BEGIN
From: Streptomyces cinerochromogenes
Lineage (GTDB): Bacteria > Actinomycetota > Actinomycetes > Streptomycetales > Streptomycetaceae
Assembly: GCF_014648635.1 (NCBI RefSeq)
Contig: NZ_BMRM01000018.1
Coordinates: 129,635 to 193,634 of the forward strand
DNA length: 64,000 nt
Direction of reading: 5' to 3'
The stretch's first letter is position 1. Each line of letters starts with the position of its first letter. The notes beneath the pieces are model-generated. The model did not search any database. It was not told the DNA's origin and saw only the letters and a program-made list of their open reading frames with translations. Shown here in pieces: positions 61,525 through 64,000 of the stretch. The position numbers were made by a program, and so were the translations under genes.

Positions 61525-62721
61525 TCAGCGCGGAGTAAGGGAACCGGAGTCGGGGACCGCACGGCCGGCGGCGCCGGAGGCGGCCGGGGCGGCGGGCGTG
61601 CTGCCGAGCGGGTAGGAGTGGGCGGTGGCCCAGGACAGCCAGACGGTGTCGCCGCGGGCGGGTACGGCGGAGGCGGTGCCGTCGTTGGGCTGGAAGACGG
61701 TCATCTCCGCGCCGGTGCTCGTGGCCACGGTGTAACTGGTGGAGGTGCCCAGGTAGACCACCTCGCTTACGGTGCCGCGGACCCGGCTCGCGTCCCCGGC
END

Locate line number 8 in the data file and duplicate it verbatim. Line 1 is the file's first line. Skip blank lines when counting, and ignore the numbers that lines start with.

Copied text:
The stretch's first letter is position 1. Each line of letters starts with the position of its first letter. The notes beneath the pieces are model-generated. The model did not search any database. It was not told the DNA's origin and saw only the letters and a program-made list of their open reading frames with translations. Shown here in pieces: positions 61,525 through 64,000 of the stretch. The position numbers were made by a program, and so were the translations under genes.